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Presidential contenders avoiding nation’s foreign-policy challenges

Precious few foreign-policy notes have been heard in the cacophony of the current presidential campaign, but among them were some surprising comments about the wars in Iraq and Afghanistan. We’ve done our bit and now we need to bring the troops home, several Republican candidates have said in effect.

This line is certainly understandable, given our severe economic problems here at home, but it is nonetheless startling to hear it from the party of John McCain, the party that believes it has a lock on national security matters.

The call to end our military involvement in Southwest Asia is hardly a unanimous refrain. There are still voices demanding that we stay until we win — however winning is defined in this case — and that we need to let the generals decide when we can leave.  

An underappreciated facet of the “supercommittee” set up to tackle our budget deficits is the role it could play in our debate about national security. If the committee does not reach agreement by Thanksgiving, we’ll go to Plan B, which requires equal cuts across the board — including to the defense budget.

Defense hawks mounting fierce campaign
Secretary of Defense Leon Panetta and defense hawks in Congress and elsewhere in the military industrial complex are already mounting a fierce campaign arguing that the sky will fall if this happens. Conservative resistance to substantial cuts for the Pentagon is one of the few reasons to hope that committee members might agree on a compromise that would balance domestic spending cuts and entitlement reform with increased revenue.

The committee will get little help from the presidential candidates, who have all taken the anti-tax pledge and maintain despite ample evidence to the contrary that lowering taxes and reducing government regulations will fix all that ails us.  

The candidates also all agree that we’re an exceptional country, that we should never apologize, and that by being tougher than President Barack Obama they will restore America’s leadership position. Such rhetoric plays well at home but does not impress leaders abroad, who note that it was Obama, not the previous Republican president, who got Osama Bin Laden and many other key al-Qaida leaders. Obama also achieved a favorable result in Libya and without a massive commitment of American blood and treasure, in sharp contrast with Iraq.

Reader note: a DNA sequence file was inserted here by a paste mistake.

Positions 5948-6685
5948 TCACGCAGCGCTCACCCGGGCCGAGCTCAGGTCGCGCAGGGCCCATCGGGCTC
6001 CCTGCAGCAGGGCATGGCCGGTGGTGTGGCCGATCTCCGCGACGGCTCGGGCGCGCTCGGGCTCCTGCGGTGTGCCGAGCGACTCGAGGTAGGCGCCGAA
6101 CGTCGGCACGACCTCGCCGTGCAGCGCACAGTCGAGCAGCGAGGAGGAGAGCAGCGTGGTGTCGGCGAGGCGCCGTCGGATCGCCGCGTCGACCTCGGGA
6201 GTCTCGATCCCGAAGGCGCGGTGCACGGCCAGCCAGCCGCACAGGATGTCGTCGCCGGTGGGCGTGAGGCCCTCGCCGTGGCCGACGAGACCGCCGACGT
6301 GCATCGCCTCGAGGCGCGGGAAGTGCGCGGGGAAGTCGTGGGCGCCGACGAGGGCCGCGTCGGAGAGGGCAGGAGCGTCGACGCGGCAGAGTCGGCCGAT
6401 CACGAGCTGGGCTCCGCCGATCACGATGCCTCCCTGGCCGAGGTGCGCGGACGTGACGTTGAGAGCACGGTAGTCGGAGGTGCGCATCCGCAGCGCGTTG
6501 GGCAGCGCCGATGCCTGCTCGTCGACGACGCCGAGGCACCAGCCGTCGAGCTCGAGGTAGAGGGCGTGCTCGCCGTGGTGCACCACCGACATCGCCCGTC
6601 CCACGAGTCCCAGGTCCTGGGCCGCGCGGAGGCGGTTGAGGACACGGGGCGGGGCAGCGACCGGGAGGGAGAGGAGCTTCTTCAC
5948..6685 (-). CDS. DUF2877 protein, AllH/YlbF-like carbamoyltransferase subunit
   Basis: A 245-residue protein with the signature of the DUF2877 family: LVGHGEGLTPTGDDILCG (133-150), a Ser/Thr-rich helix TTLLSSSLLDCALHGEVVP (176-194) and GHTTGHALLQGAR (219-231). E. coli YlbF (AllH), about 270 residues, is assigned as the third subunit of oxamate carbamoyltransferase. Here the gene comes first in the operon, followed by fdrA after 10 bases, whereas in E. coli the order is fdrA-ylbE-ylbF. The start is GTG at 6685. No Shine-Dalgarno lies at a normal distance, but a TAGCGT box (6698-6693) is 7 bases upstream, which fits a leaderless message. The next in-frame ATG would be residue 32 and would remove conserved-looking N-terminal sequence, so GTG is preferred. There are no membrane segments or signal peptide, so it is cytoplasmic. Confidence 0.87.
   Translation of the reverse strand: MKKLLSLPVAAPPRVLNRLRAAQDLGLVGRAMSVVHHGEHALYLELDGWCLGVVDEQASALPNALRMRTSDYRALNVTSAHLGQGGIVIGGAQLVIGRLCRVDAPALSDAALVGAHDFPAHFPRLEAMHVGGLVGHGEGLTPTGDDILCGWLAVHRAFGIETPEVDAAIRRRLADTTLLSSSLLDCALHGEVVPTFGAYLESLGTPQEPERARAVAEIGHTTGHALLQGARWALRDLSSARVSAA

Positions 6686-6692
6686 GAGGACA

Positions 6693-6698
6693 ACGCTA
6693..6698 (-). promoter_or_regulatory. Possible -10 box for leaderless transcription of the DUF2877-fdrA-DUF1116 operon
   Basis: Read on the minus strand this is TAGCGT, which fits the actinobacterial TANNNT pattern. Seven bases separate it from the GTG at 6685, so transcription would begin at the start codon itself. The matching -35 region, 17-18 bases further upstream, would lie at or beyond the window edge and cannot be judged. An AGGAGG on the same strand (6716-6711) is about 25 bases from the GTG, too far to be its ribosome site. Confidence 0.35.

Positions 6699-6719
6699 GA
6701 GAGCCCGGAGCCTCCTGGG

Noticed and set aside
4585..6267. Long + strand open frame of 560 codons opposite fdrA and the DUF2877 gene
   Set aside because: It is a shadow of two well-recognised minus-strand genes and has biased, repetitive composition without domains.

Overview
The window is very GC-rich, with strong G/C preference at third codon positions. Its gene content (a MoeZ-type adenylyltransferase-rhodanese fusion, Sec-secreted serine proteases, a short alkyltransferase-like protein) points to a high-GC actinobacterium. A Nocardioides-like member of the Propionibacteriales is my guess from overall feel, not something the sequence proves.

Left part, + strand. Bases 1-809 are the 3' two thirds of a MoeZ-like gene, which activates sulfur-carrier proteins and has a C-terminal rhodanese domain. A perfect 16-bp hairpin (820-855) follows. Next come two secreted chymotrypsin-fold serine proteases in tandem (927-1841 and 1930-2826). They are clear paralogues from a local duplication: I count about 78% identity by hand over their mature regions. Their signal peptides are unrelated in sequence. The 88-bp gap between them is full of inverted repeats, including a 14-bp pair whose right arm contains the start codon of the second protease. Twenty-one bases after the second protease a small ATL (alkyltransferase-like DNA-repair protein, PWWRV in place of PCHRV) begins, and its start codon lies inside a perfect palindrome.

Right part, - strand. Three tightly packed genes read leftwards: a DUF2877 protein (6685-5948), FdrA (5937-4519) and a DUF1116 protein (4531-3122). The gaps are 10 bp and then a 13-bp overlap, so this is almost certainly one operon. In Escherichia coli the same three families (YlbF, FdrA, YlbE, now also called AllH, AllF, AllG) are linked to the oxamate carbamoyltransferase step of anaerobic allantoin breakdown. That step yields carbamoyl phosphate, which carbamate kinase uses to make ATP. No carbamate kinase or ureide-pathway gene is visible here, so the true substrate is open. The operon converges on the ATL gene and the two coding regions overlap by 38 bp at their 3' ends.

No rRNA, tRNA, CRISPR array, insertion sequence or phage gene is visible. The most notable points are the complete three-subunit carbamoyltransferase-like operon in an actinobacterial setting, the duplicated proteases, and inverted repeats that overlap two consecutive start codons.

Conservatives are right in believing people around the world still look to America for leadership, but it’s not our tub thumping, “we’re-gonna-win, we’re-No. 1” bombast they’re seeking. They want to see an America that actually gets things done, that puts its economy back on track, solves some of its persistent problems and works with others to bring progress elsewhere in the world.

We frustrate such hopes when, for example, our politicians try to outdo each other in pledging unquestioning support for Israeli policies that have brought neither peace nor security to Israel or its neighbors. Our commitment to Israel’s security and independence is unshakable, but American strategy for helping achieve those goals must be decided in Washington, not Tel Aviv. Knee-jerk support for whatever Israel wants helps no one, that country least of all.

What if allies are wrong?
You won’t hear the presidential candidates talk about the need to stand up to even our best friends when they’re wrong. Nor will they tell us what they’d do if things fall apart in Afghanistan and/or Iraq after our combat forces leave. Yes, we’ve done our part, and yes, Afghans and Iraqis should now see to their own defense and stability. And if they don’t? Well, we can always blame Obama for doing too little to pull our chestnuts out of the fires that were raging when he came into office.

Illegal immigration is another topic we’re getting lots of heat and little light on during the campaign.  Rick Perry was vilified for daring to suggest that children should be allowed to go to school whether their parents are in the state legally or not. The red meat crowd showed him no mercy for that, probably one of the most enlightened positions he’s taken as governor. Meanwhile, we talk torrents about building fences but ignore the question of what to do about the 12 or 13 million men, women and children who now live here in uncertain status.

These and other fundamental problems fester while our politicians hide behind slogans, empty promises and bravado. They’re unlikely to become more honest and forthcoming until we demand better from those who want our votes.  

Dick Virden is a retired Senior Foreign Service Officer who currently serves as diplomat in residence at St. John’s University and the College of St. Benedict.

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